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"McPherson takes the latest professional thinking on the war and gives it clear and popular shape."--American Heritage
"Not merely is McPherson the leading living historian of the Civil War, but he is a scholar whose knowledge and authority are unsurpassed; when McPherson speaks, even in a minor key, people listen.... McPherson is uniformly interesting and, to the general reader's eternal relief, both lucid and uncondescending."--Jonathan Yardley, The Washington Post
"These essays present some very complex ideas in vigorous, succinct prose. Whether he is discussing the persistent appeal of the Civil War, tracing the manner in which a war of limited goals evolved into the first total war, evaluating competing theories on the causes of the Confederate defeat, or explaining the genesis of Ulysses S. Grant's military strategy, Mr. McPherson is exact, convincing, and judicious.... These pieces provide a lively reminder that the best scholarship is also often a pleasure to read."--The New York Times Book Review
"McPherson has compiled a series of thoughtful essays on some of the most thought-provoking questions of the Civil War.... In these essays the author has proven that history can be accurate, informative, and interesting."--Library Journal
|1||Antebellum Southern Exceptionalism: A New Look at an Old Question||3|
|2||Tom on the Cross||24|
|3||The War of Southern Aggression||37|
|4||The War that Never Goes Away||55|
|5||From Limited to Total War, 1861-1865||66|
|6||Race and Class in the Crucible of War||87|
|7||The Glory Story||99|
|8||Why Did the Confederacy Lose?||113|
|9||How the Confederacy Almost Won||137|
|11||Grant's Final Victory||159|
|12||A New Birth of Freedom||177|
|13||Who Freed the Slaves?||192|
|14||"The Whole Family of Man": Lincoln and the Last Best Hope Abroad||208|
|15||What's the Matter with History?||231|
Posted January 5, 2013
Drawn with the Sword
Drawn with the Sword consists of 15 essays written by the civil war historian James McPherson. All were previously published in a variety of sources not readily accessible to the average reader. All are now obtainable in this single source and the volume is well worth the money. Although each essay can stand alone, their juxtaposition provides each with greater meaning and power.
His expertness with interpretation is evident in his essays on why the confederacy lost. . He concludes that both the north and south had strengths and weaknesses but when after all was said and done, the North came out ahead. Lest we think that the result of the war was predetermined, McPherson brings up the concept of contingency whereby events are not predetermined but are the result of facts on the ground.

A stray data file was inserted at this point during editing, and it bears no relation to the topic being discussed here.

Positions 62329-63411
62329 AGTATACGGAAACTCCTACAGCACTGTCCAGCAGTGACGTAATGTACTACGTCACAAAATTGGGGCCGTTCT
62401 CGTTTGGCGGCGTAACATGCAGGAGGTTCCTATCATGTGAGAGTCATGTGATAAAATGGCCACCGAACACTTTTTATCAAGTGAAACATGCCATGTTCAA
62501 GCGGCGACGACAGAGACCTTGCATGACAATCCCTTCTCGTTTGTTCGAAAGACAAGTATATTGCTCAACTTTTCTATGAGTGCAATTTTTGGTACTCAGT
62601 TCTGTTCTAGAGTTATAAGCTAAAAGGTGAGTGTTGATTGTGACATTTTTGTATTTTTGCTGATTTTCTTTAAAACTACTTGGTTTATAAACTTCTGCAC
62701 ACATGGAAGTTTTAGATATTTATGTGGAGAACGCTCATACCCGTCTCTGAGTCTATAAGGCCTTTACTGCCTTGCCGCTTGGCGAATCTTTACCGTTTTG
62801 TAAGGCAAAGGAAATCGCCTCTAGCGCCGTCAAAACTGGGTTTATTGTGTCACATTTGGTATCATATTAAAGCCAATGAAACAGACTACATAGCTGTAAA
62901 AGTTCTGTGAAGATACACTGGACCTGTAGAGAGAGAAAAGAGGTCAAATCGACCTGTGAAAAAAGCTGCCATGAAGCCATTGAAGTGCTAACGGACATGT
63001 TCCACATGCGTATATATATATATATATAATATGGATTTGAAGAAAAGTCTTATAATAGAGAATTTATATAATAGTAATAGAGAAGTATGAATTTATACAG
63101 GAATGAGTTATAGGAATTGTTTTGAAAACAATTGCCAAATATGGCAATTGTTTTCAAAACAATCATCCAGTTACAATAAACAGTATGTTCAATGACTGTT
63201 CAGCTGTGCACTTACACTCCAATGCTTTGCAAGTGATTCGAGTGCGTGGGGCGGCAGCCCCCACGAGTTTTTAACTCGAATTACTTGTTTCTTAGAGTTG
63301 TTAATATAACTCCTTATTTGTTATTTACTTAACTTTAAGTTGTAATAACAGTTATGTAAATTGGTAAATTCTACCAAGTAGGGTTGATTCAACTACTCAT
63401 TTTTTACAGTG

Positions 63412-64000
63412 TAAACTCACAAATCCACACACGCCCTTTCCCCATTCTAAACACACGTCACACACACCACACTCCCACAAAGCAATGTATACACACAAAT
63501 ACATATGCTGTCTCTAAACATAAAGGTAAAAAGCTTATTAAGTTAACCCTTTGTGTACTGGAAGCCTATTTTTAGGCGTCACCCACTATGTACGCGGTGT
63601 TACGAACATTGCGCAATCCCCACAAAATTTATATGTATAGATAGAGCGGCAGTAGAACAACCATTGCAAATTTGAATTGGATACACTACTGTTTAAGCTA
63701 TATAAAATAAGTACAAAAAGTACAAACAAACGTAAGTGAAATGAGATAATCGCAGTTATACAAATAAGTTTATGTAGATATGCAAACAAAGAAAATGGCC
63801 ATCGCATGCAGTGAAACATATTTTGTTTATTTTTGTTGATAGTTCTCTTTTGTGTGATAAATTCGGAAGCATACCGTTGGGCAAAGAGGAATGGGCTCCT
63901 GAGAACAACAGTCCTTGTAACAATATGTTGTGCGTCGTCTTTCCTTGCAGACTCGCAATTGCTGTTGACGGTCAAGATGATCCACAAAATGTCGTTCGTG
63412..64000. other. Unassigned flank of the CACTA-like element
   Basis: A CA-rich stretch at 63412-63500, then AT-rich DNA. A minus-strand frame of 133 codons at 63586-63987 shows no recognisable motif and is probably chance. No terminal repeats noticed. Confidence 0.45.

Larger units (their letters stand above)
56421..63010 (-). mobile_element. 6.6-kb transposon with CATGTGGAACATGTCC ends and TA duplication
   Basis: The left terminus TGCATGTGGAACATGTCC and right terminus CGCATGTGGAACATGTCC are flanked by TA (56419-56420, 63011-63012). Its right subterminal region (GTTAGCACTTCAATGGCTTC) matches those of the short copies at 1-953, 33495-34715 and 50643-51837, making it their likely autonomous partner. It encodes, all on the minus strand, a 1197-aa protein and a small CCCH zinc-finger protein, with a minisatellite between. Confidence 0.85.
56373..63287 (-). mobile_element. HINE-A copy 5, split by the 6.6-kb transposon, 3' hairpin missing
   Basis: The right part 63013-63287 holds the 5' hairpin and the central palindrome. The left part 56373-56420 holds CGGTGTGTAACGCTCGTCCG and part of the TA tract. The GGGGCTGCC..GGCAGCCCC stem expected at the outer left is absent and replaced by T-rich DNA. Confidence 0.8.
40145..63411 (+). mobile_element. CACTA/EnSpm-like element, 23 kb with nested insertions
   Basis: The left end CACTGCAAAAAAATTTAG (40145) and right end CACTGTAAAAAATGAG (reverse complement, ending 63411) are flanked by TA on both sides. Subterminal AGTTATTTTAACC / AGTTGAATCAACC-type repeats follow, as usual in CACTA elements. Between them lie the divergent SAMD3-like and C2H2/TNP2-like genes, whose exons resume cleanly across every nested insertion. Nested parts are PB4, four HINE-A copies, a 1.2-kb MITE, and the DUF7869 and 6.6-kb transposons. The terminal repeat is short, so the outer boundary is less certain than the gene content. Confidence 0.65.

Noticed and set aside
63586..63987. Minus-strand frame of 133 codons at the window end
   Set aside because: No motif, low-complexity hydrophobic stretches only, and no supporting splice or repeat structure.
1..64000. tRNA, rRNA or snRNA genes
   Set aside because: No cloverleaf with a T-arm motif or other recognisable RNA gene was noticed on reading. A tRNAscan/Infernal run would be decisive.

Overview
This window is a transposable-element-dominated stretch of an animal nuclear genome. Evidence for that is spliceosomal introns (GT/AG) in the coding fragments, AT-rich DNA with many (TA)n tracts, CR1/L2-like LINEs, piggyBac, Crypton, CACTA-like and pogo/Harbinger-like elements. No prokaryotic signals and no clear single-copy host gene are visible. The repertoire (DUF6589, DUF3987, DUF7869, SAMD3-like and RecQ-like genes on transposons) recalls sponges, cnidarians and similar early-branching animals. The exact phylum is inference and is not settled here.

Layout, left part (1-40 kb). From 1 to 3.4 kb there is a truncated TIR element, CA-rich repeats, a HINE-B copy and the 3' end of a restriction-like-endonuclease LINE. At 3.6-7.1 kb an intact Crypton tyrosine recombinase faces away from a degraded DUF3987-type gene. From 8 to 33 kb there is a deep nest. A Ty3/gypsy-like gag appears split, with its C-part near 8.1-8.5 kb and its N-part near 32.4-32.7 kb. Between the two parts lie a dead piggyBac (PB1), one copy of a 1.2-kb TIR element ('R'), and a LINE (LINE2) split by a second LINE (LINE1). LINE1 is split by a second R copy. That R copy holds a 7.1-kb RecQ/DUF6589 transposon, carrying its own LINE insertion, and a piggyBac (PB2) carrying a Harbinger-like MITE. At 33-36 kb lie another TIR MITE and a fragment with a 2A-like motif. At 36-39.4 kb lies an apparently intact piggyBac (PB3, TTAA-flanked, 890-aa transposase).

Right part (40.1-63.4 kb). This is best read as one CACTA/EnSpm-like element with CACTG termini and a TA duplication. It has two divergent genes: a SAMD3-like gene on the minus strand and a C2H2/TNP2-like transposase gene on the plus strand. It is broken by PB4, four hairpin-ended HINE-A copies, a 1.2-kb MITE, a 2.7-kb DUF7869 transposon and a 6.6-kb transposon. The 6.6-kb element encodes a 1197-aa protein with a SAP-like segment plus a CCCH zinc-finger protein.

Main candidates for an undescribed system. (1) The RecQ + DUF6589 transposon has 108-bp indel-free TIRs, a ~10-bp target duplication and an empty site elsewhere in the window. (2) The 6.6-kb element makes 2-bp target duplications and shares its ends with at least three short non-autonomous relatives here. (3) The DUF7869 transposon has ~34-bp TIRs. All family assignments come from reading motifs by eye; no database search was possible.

McPherson is at his best when posing the question as to who freed the slaves. Like a good college professor, he makes us work for our knowledge. We thought we knew it was Lincoln who freed the slaves but McPherson then sets a trap and makes us doubt our beliefs. The trap is then sprung as we realize that the slaves would never have been set free without Lincoln. The author made us struggle but the conclusion was ours. We realized he truth.
The essay discussing the movie Glory deals with the meaning of historic truth. After listing the numerous inaccuracies in the film, the author goes on to describe Glory as the most accurate portrayal of the civil war ever attempted. He thus distinguishes factual accuracy from truth. The movie Glory tells the story of the black man’s search for freedom and dignity in a manner that supersedes the facts. McPherson is clear in stating that one must be respectful of the facts, yet truth lies in more than in a recitation of facts. It requires, narrative, syntheses, and nuanced interpretation, all of which are McPherson specialties.
The most compelling chapter in the book is the final one, which is McPherson’s personal manifesto. Here he defends himself against charges that his success with general audiences precludes his being taken as a serious historian. He seems tortured with the idea that he betrayed his academic roots for 30 pieces of silver.
The final sentence in the final chapter sums it all up. He recalls an academic colleague of his who cautioned him that he would be forced to choose between becoming a “popular historian” or a historian’s historian. The colleague warns that he was in mortal danger of becoming the former. McPherson faces a threat of excommunication and pleads for understanding. The only way out of excommunication is repentance which is of course not an option for McPherson, nor should it be.
Posted September 19, 2011
No text was provided for this review.
Posted February 23, 2011
No text was provided for this review.